Resolution? Isn’t that something to with your Computer Screen?

 

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Resolutions are like snowstorms in the northern hemisphere and floods in the southern at the moment – they’re everywhere.  And like snowstorms and floods, they’re treacherous, dangerous and indiscriminate about who they harm and how they do it.

Resolutions are, to a resolve, to be viewed with caution while holding a sturdy club of some kind behind your back.

Which brings us to:

Tip Number 1:

Always be ready to defend yourself against a resolutionary guerilla attack, especially at this time of year.

A Case in Point, Part 1: I had the best of intentions yesterday regarding my resolutions.  And the day before yesterday as it happens.  Two very significant days for those of us who take such things seriously: the last day of the old year and the first of the new.

I definitely had resolutions on the boil.  I was caught up in the hustle of the moment but I wasn’t in the moment.  As a result, I fell out of the Mindful Zone, a victim of the resolution guerillas, who point us towards …

Tip Number 2:

Do not project yourself into the future, but rather remain here in the present moment.  Take a deep breath, hold for a count of three – one, two, three – exhale, and then, boil the kettle and make a beverage of your choice.  Sit quietly with the beverage, breathe, and sip in the Mindful Zone.

A Case in Point, Part 2:

Mindmaps, vision boards, brainstorming, inspiration  from people with clearly superior resolve, exhortations from every media source ever invented – I had them all and then … then, my beloved PC, Nostromo, began a menacing beep on startup, and I suspected then that he might not make it to the new year.

There had been warnings, of course, there often are in the leadup to potential disaster: frozen screens, shivering and occasionally frozen mice, blank screens, and blank looks (these mostly from my cat, Dotty), unaccountable shutdowns (rather like those fly-by-cyber-night online fraudsters), a pervasive sulkiness, and a resentful reluctance to load pages.

For a happy few delusional hours, I thought Nostromo would make it with me into the new year and beyond, but … we arrived instead at:

Tip Number 3: No amount of planning can protect you from the unpredictable, so when change arrives, scare the pants off it by embracing, rather than avoiding it.

A Case in Point, Part 3: Before Nostromo sailed into the heart of digital darkness forever, I returned to the Mindful Zone and applied the mindmaps, vision boards, brainstorming, inspiration and exhortations to finding a new PC at a reasonable price from a reputable seller.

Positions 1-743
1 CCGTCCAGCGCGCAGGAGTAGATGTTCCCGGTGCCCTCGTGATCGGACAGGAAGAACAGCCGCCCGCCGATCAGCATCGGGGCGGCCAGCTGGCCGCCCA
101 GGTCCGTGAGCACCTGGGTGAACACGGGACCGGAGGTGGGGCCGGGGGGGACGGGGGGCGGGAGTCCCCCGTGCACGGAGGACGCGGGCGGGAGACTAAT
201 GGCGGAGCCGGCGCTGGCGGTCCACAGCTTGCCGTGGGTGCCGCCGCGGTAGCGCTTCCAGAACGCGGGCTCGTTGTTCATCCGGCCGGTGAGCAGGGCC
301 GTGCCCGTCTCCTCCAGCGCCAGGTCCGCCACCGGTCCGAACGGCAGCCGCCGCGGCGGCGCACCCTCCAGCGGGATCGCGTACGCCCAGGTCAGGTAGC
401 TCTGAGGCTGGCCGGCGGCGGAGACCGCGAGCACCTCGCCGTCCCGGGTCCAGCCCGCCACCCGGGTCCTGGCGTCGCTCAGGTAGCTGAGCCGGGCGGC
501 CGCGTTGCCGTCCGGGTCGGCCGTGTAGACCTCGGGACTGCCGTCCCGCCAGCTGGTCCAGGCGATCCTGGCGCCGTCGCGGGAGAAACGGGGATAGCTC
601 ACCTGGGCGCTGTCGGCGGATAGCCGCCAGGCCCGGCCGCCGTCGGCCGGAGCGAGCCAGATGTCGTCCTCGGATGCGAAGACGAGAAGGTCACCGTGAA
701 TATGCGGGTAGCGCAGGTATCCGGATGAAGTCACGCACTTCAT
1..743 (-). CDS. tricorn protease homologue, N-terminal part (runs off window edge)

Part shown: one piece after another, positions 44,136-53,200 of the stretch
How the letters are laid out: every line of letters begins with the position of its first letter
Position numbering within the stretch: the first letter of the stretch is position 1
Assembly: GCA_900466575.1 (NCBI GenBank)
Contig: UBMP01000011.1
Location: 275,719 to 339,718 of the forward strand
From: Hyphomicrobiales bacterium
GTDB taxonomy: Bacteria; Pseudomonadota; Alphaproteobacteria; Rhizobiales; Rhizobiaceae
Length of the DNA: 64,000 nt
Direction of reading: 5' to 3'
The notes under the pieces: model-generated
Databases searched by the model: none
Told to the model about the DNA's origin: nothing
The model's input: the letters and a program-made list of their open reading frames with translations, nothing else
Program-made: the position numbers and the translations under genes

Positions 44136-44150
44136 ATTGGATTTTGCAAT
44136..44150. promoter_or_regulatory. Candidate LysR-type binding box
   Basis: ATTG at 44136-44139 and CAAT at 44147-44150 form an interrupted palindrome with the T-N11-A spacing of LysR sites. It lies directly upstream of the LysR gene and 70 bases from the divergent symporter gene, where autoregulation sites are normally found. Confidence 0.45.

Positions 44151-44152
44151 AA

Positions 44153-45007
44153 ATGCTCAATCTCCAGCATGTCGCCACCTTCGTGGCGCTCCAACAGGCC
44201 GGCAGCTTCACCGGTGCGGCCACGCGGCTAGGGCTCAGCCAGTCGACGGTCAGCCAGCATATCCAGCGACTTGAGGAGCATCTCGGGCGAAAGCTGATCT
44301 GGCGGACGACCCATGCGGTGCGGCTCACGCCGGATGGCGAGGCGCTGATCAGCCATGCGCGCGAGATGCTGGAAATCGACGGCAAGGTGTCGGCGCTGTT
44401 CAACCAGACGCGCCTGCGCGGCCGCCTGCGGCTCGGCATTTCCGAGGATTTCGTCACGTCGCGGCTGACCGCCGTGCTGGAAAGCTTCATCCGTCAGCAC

His name is Julius (the PC, not the seller – that’s Nick), and, after a small altercation with a pesky DirectX control (okay – so I didn’t read the fine print on the Sony PMB installation disc), he sits upon my desktop behaving like a – well, a perfect desktop PC. 

Nostromo booted up one more time on New Year’s day to allow transfers of precious files and bookmarks – thank you, Nostromo, for years of mostly loyal and occasionally narky service.

Between them, Nostromo and Julius nobbled the resolutionary guerillas and stopped them in their temporal tracks.  They brought me back to the moment.  Which is why The Memoir Detective’s next post will be all about how to remain resolute in 2011: Our Year in the Magical Mindful Zone.  I hope you’ll join me.

Happy New Year, Grasshoppers

PS  Julius, my new PC, is named after Professor Julius Sumner Miller, a scientist who presented a program on Australian TV when I was a kid.  The show was called “Why is it So?”  Professor Miller stood in front of a blackboard and demonstrated the glorious wonders of physics and maths and other amazing scientific-y subjects.  I had little aptitude for science but many of us watched because Professor Miller was so entertaining and full of passion for his subject.  He’s a hero of my childhood.  Nostromo was named after the spaceship in the movie, “Alien,” which in turn was named after the actual marine vessel Nostromo in Conrad’s “Heart of Darkness”.  Considering Nostromo’s recent demise, enough said.

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